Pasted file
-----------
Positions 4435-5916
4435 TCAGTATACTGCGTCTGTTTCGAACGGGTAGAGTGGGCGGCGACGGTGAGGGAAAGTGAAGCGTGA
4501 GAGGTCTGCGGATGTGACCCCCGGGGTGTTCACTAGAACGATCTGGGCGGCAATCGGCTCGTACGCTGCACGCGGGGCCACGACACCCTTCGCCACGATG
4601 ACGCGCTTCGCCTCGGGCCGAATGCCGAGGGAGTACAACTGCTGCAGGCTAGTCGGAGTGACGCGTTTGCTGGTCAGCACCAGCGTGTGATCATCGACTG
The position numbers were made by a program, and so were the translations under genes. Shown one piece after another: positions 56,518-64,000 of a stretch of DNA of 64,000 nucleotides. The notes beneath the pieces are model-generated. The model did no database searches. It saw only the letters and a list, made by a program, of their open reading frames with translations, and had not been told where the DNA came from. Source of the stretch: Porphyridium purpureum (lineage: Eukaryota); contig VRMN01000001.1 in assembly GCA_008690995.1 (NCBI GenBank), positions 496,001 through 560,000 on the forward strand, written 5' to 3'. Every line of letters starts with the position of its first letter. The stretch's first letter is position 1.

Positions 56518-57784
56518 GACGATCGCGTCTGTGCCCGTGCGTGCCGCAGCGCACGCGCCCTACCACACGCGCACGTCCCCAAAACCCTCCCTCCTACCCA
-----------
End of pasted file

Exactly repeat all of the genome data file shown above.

Positions 4435-5916
4435 TCAGTATACTGCGTCTGTTTCGAACGGGTAGAGTGGGCGGCGACGGTGAGGGAAAGTGAAGCGTGA
4501 GAGGTCTGCGGATGTGACCCCCGGGGTGTTCACTAGAACGATCTGGGCGGCAATCGGCTCGTACGCTGCACGCGGGGCCACGACACCCTTCGCCACGATG
4601 ACGCGCTTCGCCTCGGGCCGAATGCCGAGGGAGTACAACTGCTGCAGGCTAGTCGGAGTGACGCGTTTGCTGGTCAGCACCAGCGTGTGATCATCGACTG
The position numbers were made by a program, and so were the translations under genes. Shown one piece after another: positions 56,518-64,000 of a stretch of DNA of 64,000 nucleotides. The notes beneath the pieces are model-generated. The model did no database searches. It saw only the letters and a list, made by a program, of their open reading frames with translations, and had not been told where the DNA came from. Source of the stretch: Porphyridium purpureum (lineage: Eukaryota); contig VRMN01000001.1 in assembly GCA_008690995.1 (NCBI GenBank), positions 496,001 through 560,000 on the forward strand, written 5' to 3'. Every line of letters starts with the position of its first letter. The stretch's first letter is position 1.

Positions 56518-57784
56518 GACGATCGCGTCTGTGCCCGTGCGTGCCGCAGCGCACGCGCCCTACCACACGCGCACGTCCCCAAAACCCTCCCTCCTACCCA